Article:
Extensive studies on the diabetic foot using thermography techniques for identifying and classifying the thermal variations in the plantar region have been carried out. The angiosomes were combined in a new classification matrix consisting of 20 types of thermal patterns27. The medial plantar artery (MPA) and lateral plantar artery (LPA) thermal patterns for 32 healthy subjects and 129 patients with diabetes without foot ulcers are represented in the rows, and the medial calcaneal artery (MCA) and lateral calcaneal artery (LCA) of the thermal patterns are represented in the columns. Statistical analysis revealed that temperature patterns differed significantly between healthy individuals and those with diabetes. Atypical patients were defined as those who did not fit into any of the 20 categories. This categorization scheme could be utilized in foot care and surgical interventions to identify vascular conditions.
The authors of another study32 proposed a method that employed image processing and morphological approaches to overcome the deformations produced by amputation. K means and EM clustering were used to distinguish between ambient and foot temperatures. Temperature differences were utilized as a significant factor in study33 to distinguish between DM patients, with and without complications. In comparison to patients with DM, without complications, PAD-affected DM patients showed temperatures greater than 26.2 C. In one study with 43 subjects34 the PAD from 21 regions of interest were characterized. Features were extracted and classified using the support vector machine (SVM) model.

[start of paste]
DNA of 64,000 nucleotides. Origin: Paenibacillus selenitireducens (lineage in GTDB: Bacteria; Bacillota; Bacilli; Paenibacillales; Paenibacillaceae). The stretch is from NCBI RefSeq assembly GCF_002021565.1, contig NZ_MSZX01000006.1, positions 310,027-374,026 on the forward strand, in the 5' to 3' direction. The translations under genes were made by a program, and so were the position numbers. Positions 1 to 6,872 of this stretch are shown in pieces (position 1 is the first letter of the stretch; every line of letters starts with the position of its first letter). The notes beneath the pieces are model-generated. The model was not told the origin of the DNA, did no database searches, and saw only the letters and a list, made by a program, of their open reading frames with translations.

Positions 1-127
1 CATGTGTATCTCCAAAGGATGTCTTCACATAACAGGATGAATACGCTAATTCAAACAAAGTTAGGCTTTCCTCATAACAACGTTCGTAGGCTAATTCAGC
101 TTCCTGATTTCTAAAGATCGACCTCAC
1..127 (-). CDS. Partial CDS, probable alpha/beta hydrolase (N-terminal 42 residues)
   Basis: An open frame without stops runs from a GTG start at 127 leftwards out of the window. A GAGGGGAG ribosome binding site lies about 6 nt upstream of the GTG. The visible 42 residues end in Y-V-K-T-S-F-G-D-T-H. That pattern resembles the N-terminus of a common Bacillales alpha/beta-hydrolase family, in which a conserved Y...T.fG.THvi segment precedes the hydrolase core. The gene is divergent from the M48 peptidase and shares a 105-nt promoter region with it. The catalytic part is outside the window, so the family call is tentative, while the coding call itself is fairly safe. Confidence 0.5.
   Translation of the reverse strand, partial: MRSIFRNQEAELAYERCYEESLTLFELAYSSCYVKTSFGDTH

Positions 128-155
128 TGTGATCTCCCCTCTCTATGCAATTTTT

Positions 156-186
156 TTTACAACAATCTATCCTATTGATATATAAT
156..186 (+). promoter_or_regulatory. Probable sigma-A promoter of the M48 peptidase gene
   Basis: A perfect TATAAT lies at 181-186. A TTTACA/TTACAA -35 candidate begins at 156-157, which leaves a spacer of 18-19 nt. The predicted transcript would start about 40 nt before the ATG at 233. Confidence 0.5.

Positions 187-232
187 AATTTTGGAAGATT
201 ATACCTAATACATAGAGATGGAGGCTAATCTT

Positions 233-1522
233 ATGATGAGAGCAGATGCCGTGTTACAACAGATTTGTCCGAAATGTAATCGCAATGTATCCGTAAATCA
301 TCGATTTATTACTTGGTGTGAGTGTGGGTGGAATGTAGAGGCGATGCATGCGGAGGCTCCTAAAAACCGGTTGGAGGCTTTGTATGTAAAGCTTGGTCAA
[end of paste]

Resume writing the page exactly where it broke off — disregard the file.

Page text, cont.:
A literature search was conducted to investigate the relationship between DM, foot ulcers, and classification of the ulcers using thermography in patients with DM. PubMed and Scopus databases were used to identify relevant articles published between 2010 and 2020. Related articles were identified by using two groups of keywords: (1) classification of foot ulcers using thermography AND (2) pre-processing techniques for the classification of foot ulcers OR image segmentation techniques for the classification of foot ulcers OR pre-processing techniques for the classification of foot ulcers. 59ce067264